The cool thing about an iPad magazine is that you can download all of the apps that we review here with a single click.
Hate spammy ICOs and crappy cryptocurrencies?
So do we.
Highrise, is an app (and also a web-based CMS) that’s out to change the way you reach out to your contacts, whether you’re a freelancer, contractor, sales associate, or all of the above for a smaller company. Track call times, call details and even when you should follow-up with so-and-so next.
This is definitely a smarter way to do business – and we give it kudos for helping us keep even our most hectic weeks on track.
We’ve all got a lot of data floating around in the digital ether. Let 1Password’s app make you infinitely more organized. For 6.99 Euro with an iOS6 version of iPhone or iPad, create a Master Password within the app and keep all of your information, from your bank account online login to your Facebook password synchronized and secure from pesky hackers just waiting to pounce. The newest version of 1Password also allows you to create and edit other item types like credit cards and other notes. Like Apple’s App Store suggests, 1Password may also become your default browser, ‘cause it’s got one of those, too.
iPhone’s Notes app has nothing on this one. Evernote’s little elephant icon is about to become your best friend. Named one of the top 10 must-have apps by the New York Times and covered on sites like TechCrunch and Mashable fairly regularly, you know Evernote isn’t kidding around, especially when it’s equally available for iPhone and iPad. Log your lists and cross off to-dos daily, micromanage items using voice reminders; even tag your notes to be able to search through them later because you actually might never close this app out on your Home screen.
Perfect for the writer, tech geek or aspiring blogger whose mind runs a mile a minute. Actually, who doesn’t have that kind of a brain?
Hailing a cab in the rain just got infinitely easier. Aside from a hefty price tag for most car rides (but no need to tip, thank goodness), there’s not much Uber, Everyone’s Private Driver, doesn’t do in the way of fetching. Use the app to let your driver know precisely where to pick you up and drop you off, and get a time estimate once your request is secured. After exiting the private car, your credit card is charged and applied to your account – plus, you’ll get an in-app and emailed receipt.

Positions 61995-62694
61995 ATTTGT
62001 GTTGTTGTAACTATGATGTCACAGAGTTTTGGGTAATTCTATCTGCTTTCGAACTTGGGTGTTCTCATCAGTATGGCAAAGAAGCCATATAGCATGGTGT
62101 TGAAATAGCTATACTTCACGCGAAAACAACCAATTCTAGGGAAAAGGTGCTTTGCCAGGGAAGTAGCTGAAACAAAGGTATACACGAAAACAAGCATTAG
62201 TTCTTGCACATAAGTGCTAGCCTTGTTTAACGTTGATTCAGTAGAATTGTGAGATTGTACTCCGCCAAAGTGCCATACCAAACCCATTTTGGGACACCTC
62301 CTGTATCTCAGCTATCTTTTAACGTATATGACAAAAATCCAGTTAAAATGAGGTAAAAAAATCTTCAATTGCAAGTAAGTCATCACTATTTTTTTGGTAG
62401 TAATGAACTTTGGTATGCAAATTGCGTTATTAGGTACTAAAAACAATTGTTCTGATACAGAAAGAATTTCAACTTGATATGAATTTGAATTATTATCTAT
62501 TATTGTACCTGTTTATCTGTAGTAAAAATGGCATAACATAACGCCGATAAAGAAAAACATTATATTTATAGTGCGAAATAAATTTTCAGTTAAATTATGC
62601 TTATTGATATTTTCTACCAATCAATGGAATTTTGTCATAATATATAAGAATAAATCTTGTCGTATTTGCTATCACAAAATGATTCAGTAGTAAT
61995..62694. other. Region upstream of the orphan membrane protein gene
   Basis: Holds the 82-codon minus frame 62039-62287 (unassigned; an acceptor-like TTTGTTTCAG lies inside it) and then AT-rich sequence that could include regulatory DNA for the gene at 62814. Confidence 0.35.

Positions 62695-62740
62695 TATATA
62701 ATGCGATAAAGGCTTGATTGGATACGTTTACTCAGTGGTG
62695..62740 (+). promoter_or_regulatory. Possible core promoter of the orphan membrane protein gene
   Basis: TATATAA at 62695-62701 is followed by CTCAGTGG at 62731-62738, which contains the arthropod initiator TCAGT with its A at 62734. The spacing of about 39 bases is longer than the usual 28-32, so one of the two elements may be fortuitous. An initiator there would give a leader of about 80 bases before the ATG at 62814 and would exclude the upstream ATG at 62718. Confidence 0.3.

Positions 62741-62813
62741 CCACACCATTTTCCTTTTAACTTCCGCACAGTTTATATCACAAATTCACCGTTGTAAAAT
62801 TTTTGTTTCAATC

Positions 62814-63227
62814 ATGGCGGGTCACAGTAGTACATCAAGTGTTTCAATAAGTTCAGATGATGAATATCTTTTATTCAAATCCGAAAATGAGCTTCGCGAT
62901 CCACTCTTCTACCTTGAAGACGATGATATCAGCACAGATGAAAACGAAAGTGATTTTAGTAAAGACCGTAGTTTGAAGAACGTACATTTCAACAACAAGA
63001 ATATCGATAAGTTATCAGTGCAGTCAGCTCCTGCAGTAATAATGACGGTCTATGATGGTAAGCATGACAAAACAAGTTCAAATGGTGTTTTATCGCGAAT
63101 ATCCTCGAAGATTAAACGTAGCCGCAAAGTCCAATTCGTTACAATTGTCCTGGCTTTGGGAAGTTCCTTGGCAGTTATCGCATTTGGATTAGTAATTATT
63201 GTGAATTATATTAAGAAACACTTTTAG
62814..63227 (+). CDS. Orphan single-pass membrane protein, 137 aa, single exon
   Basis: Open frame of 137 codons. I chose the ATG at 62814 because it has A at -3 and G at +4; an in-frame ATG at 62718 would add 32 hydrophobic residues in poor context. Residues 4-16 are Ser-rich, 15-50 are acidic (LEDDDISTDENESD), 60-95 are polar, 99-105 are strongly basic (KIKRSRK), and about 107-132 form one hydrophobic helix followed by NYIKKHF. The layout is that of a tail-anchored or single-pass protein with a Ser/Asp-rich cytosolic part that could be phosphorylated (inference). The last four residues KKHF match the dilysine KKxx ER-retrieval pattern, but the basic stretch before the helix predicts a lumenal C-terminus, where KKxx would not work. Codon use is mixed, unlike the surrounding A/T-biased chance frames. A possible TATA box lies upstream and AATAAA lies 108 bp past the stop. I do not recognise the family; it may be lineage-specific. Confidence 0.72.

We recommend using it for last-minute client meetings. Or basically any other instance in which you want to feel luxurious.
Don’t confuse the lame name for an app that gives you a general sense of organization. Pay $10, basically just start using the app and watch your productivity skyrocket once you create subtasks and projects. Guaranteed you’ll be inspired to get them done because who doesn’t love the satisfying feeling of checking yet another thing off their to-do list that’s a mile along, albeit digitally.
Tripit’s goal is to make you feel better about your next trip, whether you’re heading overseas or just the next town over. The key to using this app best? And repeat after me: just forward on. These three magic words will save you and any of your lesser-organized traveling companions a whole lot of hassle while en route. Simply forward any trip-related emails you get to email@example.com, where Tripit takes the lead and organizes your reservation(s) and time slots based on a backlog of reservations from 3,000-plus booking websites.
Dropbox allows you to stash away your files (we’re talking photos, your resume, notes, recipes, et al) in a safe digital space, drop ‘em in with a quick click and share those files with anyone: your coworkers, that client you just picked up, your best friend. Mac users, Dropbox’s little blue box icon fits easily into the other icons on your desktop’s top right rail. And all those glitches you experienced in the last version are gone, gone, gone…which is nothing like your files will be. Stay safe and secure (and sleep better) knowing your files are carefully tucked away.
Read next: Issue v1.1 – WANT: Gadgets